All of us have labels that we have given ourselves or someone else has given us.

Some labels are quite useful or overall welcoming: creative, kind, friendly, intelligent….and some are not as positive but can be equally useful: reserved, active, expressive, inquisitive, special (and I say these aren’t as positive because they are sometimes used to describe a frustrating experience). Some labels, though, can be very damaging: shy, destructive, drama queen, high maintenance.  Where do we get these labels? and why do we think they would be at all effective?

Labeling is also used in determining how we may describe someone or place them in a particular “box”, especially in the areas of special needs, fostering and adoption.  Autism, ADHD, RAD, OCD…these are all labels that we put on children to help us understand them better.  And they do help us…they do allow us to research certain areas of our children’s personalities, traits and behavior.  They help to categorize the disorder.

I think the trick though, is not to categorize the child.

Yes, these disorders are real and they affect children every day and cause us, as parents, to scratch our head and wonder why? or more importantly, how?  As in, How am I going to manage this?

I point that I am trying to make is that we don’t “manage” our children.  We support, encourage, facilitate and learn along side them, but we don’t attempt to manage them.  Think of a predominant label that has been placed on you….does it feel good or does it hurt?  I was an extremely shy child and that is the first label that comes to my mind.  I have spent years shedding that label and it is still there some 43 years into my life.  I would not want to place that label on my children, although when my son is reserved, others give him that label or my daughter is particularly dramatic, she gets that label.

Having a need to place a child or adult, for that matter into some kind of box is what our society does.  What I am asking is that we rethink that mode of communication.  If a child seems to be shy, offer a hand or love to that child instead of labeling them as shy.  Maybe they are overwhelmed socially…if so, get them out of the situation.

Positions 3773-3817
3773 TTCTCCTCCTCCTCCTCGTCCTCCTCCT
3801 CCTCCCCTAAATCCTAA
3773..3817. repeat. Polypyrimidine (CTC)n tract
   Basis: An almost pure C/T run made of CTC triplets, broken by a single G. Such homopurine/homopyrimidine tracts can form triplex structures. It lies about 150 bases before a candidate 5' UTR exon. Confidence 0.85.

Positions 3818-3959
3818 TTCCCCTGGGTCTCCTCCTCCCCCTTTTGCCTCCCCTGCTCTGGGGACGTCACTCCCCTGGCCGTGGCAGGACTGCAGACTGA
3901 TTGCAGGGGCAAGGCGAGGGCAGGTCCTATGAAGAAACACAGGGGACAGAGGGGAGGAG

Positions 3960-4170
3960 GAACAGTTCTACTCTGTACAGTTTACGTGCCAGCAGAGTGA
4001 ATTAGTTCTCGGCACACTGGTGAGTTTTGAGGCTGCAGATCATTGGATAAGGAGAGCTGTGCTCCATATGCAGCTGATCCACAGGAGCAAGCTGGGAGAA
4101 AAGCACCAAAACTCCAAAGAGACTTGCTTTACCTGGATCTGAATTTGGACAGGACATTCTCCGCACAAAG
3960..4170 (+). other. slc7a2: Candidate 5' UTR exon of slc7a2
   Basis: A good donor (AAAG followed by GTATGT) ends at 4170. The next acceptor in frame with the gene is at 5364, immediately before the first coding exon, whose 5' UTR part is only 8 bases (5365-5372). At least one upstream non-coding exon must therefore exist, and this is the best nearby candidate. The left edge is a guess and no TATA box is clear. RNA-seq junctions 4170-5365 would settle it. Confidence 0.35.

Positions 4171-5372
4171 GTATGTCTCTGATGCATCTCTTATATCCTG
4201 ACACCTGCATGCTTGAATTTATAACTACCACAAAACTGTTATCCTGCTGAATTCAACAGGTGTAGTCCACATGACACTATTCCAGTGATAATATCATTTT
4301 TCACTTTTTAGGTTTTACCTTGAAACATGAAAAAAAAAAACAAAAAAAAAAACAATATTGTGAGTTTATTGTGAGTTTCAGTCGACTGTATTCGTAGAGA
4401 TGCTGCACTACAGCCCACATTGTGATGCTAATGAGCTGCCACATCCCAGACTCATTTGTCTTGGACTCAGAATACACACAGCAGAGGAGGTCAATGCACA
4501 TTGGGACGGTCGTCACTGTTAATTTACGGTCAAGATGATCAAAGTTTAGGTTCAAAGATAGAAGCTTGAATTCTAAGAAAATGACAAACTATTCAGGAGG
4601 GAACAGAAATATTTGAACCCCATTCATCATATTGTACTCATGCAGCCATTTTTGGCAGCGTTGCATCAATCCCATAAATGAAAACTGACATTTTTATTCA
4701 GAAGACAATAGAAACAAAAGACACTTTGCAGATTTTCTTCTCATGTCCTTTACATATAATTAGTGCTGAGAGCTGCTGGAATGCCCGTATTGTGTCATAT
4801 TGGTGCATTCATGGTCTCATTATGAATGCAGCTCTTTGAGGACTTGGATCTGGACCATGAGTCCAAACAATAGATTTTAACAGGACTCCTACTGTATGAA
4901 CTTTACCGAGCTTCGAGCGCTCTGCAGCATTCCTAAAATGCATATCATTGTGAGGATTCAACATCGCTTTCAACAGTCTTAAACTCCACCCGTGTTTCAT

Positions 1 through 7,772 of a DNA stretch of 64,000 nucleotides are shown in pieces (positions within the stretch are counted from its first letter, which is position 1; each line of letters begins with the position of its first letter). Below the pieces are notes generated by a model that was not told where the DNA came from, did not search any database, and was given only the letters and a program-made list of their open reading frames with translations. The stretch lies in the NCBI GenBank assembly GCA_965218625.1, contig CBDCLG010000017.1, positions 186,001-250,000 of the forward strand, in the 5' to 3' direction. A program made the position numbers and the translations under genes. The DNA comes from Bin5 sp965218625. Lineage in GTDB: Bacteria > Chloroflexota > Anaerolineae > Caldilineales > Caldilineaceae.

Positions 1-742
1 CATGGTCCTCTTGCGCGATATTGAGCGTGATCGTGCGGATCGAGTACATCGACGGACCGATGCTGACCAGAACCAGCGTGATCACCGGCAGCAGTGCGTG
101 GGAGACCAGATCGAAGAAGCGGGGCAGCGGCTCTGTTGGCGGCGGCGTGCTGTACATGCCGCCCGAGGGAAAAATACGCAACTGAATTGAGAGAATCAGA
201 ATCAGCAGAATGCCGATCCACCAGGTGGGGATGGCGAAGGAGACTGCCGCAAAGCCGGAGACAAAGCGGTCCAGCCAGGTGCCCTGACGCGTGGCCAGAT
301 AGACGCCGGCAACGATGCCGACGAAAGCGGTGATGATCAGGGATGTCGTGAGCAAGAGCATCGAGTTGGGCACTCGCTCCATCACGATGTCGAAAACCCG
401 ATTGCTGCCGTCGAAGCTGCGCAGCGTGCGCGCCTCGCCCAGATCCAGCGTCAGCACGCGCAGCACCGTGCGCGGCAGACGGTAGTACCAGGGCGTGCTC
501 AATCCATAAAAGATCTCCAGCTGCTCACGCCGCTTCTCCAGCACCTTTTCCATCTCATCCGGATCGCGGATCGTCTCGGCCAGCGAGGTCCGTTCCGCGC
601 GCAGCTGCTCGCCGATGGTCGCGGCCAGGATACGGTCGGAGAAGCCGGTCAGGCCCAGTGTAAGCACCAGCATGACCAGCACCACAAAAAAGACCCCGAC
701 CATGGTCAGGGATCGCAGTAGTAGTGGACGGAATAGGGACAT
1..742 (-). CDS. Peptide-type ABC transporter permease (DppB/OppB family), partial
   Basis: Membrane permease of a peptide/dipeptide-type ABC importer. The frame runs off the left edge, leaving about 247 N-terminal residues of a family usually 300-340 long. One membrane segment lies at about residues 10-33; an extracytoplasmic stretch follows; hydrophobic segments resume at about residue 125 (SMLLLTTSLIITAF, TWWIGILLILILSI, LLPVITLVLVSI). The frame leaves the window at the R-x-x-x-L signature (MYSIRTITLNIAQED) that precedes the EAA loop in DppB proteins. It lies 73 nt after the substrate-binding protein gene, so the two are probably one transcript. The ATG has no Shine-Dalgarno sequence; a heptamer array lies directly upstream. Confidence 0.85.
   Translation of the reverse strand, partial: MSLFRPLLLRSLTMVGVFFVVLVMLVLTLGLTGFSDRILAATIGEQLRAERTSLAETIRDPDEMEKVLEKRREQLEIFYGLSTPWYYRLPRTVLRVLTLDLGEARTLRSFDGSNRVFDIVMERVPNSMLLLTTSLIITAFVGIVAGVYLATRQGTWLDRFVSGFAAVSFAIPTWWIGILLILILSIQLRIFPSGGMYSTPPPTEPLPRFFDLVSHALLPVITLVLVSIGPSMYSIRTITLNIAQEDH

Nothing is more important than showing your child that their needs are important to you.

If a child is speaking loudly in public and they dismiss your attempts to speak quietly, they are sending you a message that they are overwhelmed.  Pay attention to that message.

Children who are labeled with a disability are most definitely put into a box, just remember that they are people.  And all people are not the same.  They have differences, have passions and have desires that are separate from us and separate from their disability.

My belief is that the label is only helpful in describing the disability, not the person.

The label can help understand the disability better, but you have to take time with the person, to get to know THEM better.  And it is SO worth your time.

I have literally spent a lifetime being around others with disabilities and those range from mild to severe, but the moments I was able to truly connect with them and see the passion that they have for life, were the most rewarding.  To see a child that everyone was written off as unteachable, read stories and write words that were beyond his skill level….wow, unbelievable.  And I believe that everyone has their WOW moments.  Tap into it…take the time…you WILL be rewarded.

And you will learn to rejoice in the small things.



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